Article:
[midvalleybirds] strange goings-on among oak birds

Lisa Millbank millbank.lisa at gmail.com
Tue Jan 8 11:22:24 PST 2019

We found two Sooty Grouse on last Saturday's CBC also, with one in a
somewhat unexpected habitat.  Both of them were on Davies Rd, which is
about 500' up the hillside from Soap Creek Rd.  While one of the grouse was
in some lightly thinned middle-aged forest, the other one was in an old
clearcut that has recently begun to fill in with young conifers.  That
slope sometimes has Mountain Quail calling in the spring, but it wasn't a
place I expected to find a Sooty Grouse.  My guess is that they are pickier
about where they nest than where they go to forage in the winter, so right
now they can probably be found anywhere that's within a reasonable distance
from good breeding habitat.  If they do spread out in the winter, that
could partially account for their scarcity on CBCs.  Even with multiple
teams scouring good habitat, they'll only be seen if crossing a road or if
startled into flight.

It's been my experience that Sooties can be heard fairly easily in some
parts of McDonald Forest when males are hooting in the springtime, and
Upper Dan's Trail is one of the more reliable spots to hear them.  It seems
unusual to have one hooting in early January in Soap Creek Valley; I would
never have guessed that they'd start up that early.  They'd certainly be a
lot easier to count if more of them would hoot during CBC season!

I've never heard a Ruffed Grouse "drumming" anywhere in McDonald Forest;
people do find them there, but there's only one eBird record since 2016.

Lisa Millbank

On Tue, Jan 8, 2019 at 10:00 AM Lars Norgren <larspernorgren at gmail.com>

> QWashington Dept. Of F&W (I  don't know its official name) describes
> considerable non-forest habitat for the blue grouse group, sage brush and
> grass,etc.. on Memorial Day a few years back l heard two Sooty Grouse
> hooting from the Fitten Green parking lot west of Corvallis. A closed
> canopy of oaks, with taller,scattered grand firs . They were very close to
> the cars. A species probably living in every count circle in western
> Oregon, but almost never detected.
>         The same statement can be made with greater certainty of Ruffed
> Grouse. They live in riparian zones as well as forested uplands. One or
> more is perhaps 100m from me right now as l drink coffee at home. I saw two
> land in the yard a month ago at this time of day. I have seen them along
> the driveway , a quarter mile long, in every month of the year. I have
> probably made that drive 20,000 times in daylight since we moved in, but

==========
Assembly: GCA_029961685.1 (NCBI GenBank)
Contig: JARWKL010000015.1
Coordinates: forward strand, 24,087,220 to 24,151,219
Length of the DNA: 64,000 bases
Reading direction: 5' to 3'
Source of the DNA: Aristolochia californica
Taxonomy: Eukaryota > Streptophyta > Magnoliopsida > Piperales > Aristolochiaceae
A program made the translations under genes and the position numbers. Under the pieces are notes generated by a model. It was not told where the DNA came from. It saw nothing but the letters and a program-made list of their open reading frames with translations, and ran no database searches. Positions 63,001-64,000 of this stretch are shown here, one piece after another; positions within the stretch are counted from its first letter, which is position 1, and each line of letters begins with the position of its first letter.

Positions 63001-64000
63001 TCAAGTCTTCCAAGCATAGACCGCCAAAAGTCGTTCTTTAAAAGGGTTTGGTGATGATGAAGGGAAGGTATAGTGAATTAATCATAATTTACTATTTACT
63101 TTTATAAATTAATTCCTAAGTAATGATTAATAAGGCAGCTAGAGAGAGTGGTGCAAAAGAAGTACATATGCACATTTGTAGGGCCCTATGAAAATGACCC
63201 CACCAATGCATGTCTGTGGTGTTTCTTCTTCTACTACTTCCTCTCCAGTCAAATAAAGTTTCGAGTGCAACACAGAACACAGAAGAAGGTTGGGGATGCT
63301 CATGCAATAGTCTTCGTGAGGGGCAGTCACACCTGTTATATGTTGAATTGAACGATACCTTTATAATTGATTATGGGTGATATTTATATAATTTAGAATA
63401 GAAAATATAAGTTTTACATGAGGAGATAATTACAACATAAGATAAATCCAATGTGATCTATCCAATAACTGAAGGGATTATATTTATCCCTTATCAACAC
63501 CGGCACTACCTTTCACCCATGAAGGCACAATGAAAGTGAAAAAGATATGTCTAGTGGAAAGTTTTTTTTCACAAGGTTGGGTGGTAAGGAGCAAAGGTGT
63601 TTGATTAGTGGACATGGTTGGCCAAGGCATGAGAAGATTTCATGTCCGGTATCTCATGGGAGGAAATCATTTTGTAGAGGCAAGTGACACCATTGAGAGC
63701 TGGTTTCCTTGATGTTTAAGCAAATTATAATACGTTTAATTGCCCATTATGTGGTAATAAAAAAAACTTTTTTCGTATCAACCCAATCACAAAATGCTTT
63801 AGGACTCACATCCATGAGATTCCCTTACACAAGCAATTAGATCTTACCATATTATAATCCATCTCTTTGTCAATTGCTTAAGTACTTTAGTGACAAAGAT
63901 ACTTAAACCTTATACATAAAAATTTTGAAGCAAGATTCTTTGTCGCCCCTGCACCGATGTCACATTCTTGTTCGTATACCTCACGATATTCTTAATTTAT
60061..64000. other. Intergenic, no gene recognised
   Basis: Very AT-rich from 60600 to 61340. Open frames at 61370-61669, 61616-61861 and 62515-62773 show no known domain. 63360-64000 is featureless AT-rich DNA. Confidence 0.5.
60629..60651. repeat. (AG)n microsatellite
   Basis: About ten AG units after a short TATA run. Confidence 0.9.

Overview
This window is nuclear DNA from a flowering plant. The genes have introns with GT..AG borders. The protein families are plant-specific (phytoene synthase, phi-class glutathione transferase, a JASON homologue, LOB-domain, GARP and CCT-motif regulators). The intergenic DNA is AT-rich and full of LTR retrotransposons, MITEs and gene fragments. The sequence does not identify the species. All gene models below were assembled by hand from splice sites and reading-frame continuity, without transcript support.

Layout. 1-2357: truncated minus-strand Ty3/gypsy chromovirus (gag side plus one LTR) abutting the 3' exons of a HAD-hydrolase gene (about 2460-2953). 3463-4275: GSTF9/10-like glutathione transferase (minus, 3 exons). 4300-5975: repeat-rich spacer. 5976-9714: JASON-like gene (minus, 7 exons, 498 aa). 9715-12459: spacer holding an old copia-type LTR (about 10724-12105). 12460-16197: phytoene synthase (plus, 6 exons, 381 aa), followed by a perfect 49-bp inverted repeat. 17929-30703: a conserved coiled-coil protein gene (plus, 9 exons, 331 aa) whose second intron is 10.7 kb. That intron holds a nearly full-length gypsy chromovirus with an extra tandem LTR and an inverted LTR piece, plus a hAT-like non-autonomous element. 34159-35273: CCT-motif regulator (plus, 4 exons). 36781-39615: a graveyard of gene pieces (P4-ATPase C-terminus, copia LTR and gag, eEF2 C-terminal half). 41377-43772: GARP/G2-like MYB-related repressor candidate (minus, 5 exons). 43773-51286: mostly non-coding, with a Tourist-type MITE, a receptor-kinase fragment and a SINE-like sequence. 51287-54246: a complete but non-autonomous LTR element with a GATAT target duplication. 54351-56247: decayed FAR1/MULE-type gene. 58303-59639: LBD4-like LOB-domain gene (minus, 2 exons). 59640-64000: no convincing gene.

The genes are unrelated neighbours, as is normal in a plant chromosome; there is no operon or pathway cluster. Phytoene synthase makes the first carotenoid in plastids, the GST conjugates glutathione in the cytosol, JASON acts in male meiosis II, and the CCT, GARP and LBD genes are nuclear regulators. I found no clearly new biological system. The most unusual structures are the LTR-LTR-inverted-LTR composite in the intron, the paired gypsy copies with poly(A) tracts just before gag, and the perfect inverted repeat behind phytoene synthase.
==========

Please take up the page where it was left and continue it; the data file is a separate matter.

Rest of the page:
> see the Ruffed Grouse at most half a dozen times a year. The driveway forms
> an arc from the mailbox to the house. When she rode the school bus home my
> daughter would walk the chord of that arc and see a Ruffed Grouse, whom she
> named Cocoa.
>       I 'm at a loss what strategy will get either grouse detected
> predictably on CBCs.lpn
> On Jan 8, 2019 9:18 AM, <adamus7 at comcast.net> wrote:
> Perhaps equally odd was the discovery during the CBC of a Sooty Grouse "in
> an island of mostly oaks with a couple of Doug firs, which was in the midst
> of one of the OSU fields to the west of Soap Creek Road", not far from Pam
> and Randy's sighting of a misplaced (?) Acorn Woodpecker.  The grouse was
> detected "hooting" distinctively by Mary Garrard and Bev Clark.  That's
> only
> the second time the species has been found in the 21 years of the
> Airlie-Albany CBC despite miles of hiking and biking in McDonald and Dunn
> Forests during the CBC every year.
> Paul Adamus
> Corvallis
> -----Original Message-----
> From: birding-bounces at midvalleybirding.org
> <birding-bounces at midvalleybirding.org> On Behalf Of Pam and Randy Comeleo
> Sent: Monday, January 7, 2019 10:27 PM
> To: mid-valley-nature at googlegroups.com; birding at midvalleybirding.org
> Subject: [midvalleybirds] Dunn Forest Acorn Woodpecker
> This afternoon, after a quick detour to see the Harris's Sparrow, which
> hopped into view at around 3:10 pm after a pleasantly sparrow-y 10 minute
> wait, we headed out to more typical Comeleo habitat, Dunn "Forest".  Just
> before the intersection of the 100 and 110 roads I stopped dead in my
> tracks
> when I heard a bird call that twisted my brain in a knot because it seemed
> so out-of-place. It was an ACORN WOODPECKER.
> Not a rare bird, but an odd location for this species - at least in our
> relatively brief experience. In 20 years of frequent hikes at Dunn we have
> never heard or seen one there. I soon located the clown-faced wonder high
> atop a tall, spindly, oak and was able to point it out to Randy before it
> flew across the 110 towards the 100. I relocated it again along the 100 rd
> at the top of another oak where we left it to ponder its options.
> Too bad we didn't find it during the CBC on Saturday.
> Pam
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